You get the point.... if the "Powers That Be" are allowed to regulate with impunity in the name of something that is impossible to achieve regardless of how much regulation you put in place (safety) the end result is predictable.

When Govt. is empowered to regulate in the name of safety or security the most common result has nothing to do with safety and everything to do with corruption, money and power. How much of these regulations are driven by a true concern about safety and how much is driven by a desire to squeeze lots more money out of visiting yachts by forcing them to spend money on lots of upgrades before they are allowed to leave?

Please note.... I really am not slamming NZ or the Govt. in NZ. This kind of thing isn't a NZ invention, it is a hallmark of Govt. everywhere.



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Old 27-01-2008, 12:19   #28
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Shouldn't they all be required to have chart plotters built in? How do you know folks know how to use them or understand what they are seeing on the display? You need a safety class... with a certification. For those who have the certification, how do you know they remember it?
Firstly, this is were the inspector comes into it. He will ensure you have a basic level of understanding in all area's.
Why not have chartplotter facilities? well very simple. No Electronic chart states that the chart is 100% accurate. That warning is posted on your screen when you start the machine up. So you should not expect to rely accurately and solely on the chartplotter. You are required as a skipper to take paper charts of where you intend to go. Thus a GPS only gives you Long and Lat and that is then found on the paper chart. This gives you all other aspects of normal navigation. The main one being, navigation by dead reckoning.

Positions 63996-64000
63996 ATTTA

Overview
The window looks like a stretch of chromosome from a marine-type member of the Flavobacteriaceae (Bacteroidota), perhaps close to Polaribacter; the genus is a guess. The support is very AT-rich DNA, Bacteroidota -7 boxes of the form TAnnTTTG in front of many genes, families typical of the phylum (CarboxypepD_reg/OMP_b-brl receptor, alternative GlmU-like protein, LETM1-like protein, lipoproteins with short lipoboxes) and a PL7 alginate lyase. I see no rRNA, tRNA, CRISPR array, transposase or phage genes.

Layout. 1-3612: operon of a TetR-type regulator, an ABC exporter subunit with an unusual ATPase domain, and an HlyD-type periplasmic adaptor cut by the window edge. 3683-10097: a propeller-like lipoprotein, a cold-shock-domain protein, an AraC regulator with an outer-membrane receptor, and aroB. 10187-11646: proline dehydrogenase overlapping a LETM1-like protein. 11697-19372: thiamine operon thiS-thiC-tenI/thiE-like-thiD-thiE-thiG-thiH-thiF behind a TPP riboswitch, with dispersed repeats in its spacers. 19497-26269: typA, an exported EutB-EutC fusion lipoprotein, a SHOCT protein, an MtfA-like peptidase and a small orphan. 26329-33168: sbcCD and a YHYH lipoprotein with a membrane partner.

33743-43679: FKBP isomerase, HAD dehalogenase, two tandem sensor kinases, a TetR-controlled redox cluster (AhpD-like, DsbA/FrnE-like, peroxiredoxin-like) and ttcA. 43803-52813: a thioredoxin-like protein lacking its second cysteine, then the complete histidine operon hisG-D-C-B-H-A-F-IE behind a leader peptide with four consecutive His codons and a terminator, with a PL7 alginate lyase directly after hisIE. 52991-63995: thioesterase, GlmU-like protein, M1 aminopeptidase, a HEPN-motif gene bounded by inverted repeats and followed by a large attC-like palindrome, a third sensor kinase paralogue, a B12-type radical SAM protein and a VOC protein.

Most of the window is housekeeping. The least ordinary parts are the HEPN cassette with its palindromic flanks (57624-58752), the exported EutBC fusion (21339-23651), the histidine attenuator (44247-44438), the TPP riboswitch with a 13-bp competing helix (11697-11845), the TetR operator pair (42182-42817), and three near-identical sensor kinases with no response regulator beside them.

The rest of your statement is only taking the subject too far in to non-sensible argument. The Govt. is not doing any of the those things. They are putting into place simple basic ideals. Why? because yearly we have to spend billions of dollars rescuing idiots that go out there on to the open water. Every summer, we hear of these idiots that take out 5 mates in a small tinny with no life jackets and get caught in a 30kt blow and usually have not told a sole where they are heading to. That is the level of stupidity we see, (even though the Govt regs state you should not do any of the above) and often innocent people are also put at risk. If you were out on the water, would you like to know you have a reasonable level of safety gauranteed you? So at what point do you draw the line.
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Old 27-01-2008, 12:44   #29
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Alan, It is interesting , It seems I have opened a can of worms, BUT no matter what they say I think CAT1 is good ,at least it gives you a head start, In that I mean some people will say I dint need that and I can do with out that, cat1 at least you have the necessary safety equipment even if you dint use it.
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Old 27-01-2008, 12:46   #30
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Well said, Terry (Tspringer). All the technology in the world is no substitute for good seamanship.

Alan, two points:

1) Helping a neighbor in need is one thing. Entering their home and telling them how unsafe it is in one particular hypothetical situation or another and mandating fixes you deem appropriate is different.

2) Hasn't a boat visiting NZ from the US or any other faraway place already proven some level of competence? Would Larry Pardey have difficulty getting clearance to leave?